The UK government has released a new Open Standards policy. FSFE welcomes this document as a major step towards more competition and innovation in the UK software market
"With this policy, and in particular with its strong definition of Open Standards, the UK government sets an example that governments elsewhere should aspire to",says Karsten Gerloff, President of the Free Software Foundation Europe. Under the new policy, effective immediately, patents that are essential to implementing a standard must be licensed without royalties or restrictions that would prevent their implementation in Free Software.
Exit costs are another issue where the policy represents significant progress. In future, when UK government bodies buy a software solution, they have to include in the price a calculation of what it will cost them to get out of this solution in the future. This is perhaps the first time that a government has made this long-standing demand of FSFE an explicit policy. It means that government bodies cannot simply avoid buying Free Software solutions because they are locked into one particular vendor's proprietary file formats.
"Open Standards are really a choice between free competition on the one hand, and leaving the market to a few big players on the other hand. It's great to see that the UK government puts the country's interests first, and refuses to be constrained by the bad old ways of doing things", says Gerloff. "This policy will open up the market and remove barriers to entry, promoting innovation and competition.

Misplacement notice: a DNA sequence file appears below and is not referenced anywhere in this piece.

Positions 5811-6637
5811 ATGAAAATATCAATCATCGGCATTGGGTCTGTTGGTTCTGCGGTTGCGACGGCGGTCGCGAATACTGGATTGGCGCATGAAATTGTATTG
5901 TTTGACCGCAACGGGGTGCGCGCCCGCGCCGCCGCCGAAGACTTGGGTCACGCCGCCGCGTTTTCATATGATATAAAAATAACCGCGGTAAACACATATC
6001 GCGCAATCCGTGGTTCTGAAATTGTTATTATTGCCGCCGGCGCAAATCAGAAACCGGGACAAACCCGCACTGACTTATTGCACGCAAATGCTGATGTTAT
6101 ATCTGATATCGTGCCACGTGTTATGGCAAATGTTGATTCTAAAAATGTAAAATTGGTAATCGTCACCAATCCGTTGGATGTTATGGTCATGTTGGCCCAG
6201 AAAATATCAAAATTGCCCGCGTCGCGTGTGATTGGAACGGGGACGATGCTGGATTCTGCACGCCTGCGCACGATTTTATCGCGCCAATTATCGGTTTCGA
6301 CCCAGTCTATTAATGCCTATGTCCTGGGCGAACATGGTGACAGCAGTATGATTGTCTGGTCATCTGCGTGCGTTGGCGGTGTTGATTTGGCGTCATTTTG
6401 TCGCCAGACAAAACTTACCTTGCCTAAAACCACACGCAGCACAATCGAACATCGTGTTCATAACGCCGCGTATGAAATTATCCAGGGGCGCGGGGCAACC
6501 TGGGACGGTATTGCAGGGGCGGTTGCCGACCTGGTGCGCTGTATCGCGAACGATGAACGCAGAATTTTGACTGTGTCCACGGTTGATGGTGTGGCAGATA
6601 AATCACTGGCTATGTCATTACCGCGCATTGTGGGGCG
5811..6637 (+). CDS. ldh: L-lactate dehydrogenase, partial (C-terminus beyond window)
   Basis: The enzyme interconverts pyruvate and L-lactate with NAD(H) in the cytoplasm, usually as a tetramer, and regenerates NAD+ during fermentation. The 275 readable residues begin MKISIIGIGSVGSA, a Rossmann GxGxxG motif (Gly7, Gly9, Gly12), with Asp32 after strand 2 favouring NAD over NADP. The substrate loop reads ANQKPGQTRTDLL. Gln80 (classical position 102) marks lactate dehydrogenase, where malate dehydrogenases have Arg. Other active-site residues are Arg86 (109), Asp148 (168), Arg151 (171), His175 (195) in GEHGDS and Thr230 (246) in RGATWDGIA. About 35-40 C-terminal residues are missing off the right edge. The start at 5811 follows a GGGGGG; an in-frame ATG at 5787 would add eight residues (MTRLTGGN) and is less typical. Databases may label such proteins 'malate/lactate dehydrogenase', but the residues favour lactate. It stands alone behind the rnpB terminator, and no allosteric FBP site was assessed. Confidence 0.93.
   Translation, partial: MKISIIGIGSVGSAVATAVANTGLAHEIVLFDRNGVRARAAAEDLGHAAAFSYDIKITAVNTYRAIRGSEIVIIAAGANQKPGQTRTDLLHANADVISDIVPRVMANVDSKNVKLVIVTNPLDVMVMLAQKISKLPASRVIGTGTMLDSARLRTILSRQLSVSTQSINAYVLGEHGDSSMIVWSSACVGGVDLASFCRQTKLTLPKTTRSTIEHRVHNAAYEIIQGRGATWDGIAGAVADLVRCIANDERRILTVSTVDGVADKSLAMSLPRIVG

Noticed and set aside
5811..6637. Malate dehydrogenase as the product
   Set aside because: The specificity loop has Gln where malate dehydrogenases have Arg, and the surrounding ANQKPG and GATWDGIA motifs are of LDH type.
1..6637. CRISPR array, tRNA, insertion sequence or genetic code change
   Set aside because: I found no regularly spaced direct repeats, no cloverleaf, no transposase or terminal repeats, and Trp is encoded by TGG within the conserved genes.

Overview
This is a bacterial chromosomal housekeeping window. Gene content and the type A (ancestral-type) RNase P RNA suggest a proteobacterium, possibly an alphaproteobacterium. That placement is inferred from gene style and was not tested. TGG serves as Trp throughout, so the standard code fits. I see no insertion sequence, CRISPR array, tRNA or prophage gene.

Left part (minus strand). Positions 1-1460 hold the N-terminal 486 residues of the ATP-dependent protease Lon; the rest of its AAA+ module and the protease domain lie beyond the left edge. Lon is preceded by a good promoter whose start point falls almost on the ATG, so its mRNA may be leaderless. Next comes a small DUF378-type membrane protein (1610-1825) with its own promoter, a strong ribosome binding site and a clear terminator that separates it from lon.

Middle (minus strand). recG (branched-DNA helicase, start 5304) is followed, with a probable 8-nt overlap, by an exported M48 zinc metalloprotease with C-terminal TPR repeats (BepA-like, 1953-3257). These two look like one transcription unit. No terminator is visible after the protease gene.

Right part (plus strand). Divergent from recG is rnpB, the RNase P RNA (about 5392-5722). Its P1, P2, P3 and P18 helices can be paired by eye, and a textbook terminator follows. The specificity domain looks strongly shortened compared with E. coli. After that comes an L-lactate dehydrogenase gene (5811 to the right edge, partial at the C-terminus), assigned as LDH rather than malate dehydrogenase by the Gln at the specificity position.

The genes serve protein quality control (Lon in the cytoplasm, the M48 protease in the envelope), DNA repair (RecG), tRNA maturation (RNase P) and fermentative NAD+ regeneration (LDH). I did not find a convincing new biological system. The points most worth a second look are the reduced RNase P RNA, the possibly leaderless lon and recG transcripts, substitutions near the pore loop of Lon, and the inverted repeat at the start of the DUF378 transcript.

Experience in other countries shows that achieving real change in the way the public sector buys software will be hard. FSFE therefore believe that the UK government would do well to take advantage of this opportunity and put even greater emphasis on increasing the use of Free Software in the country's public sector. This is an area where the UK still lags behind many other countries by a long margin, and much effort will be required to catch up.
Further analysis by FSFE:
Find more about the UK Government Open Standards policy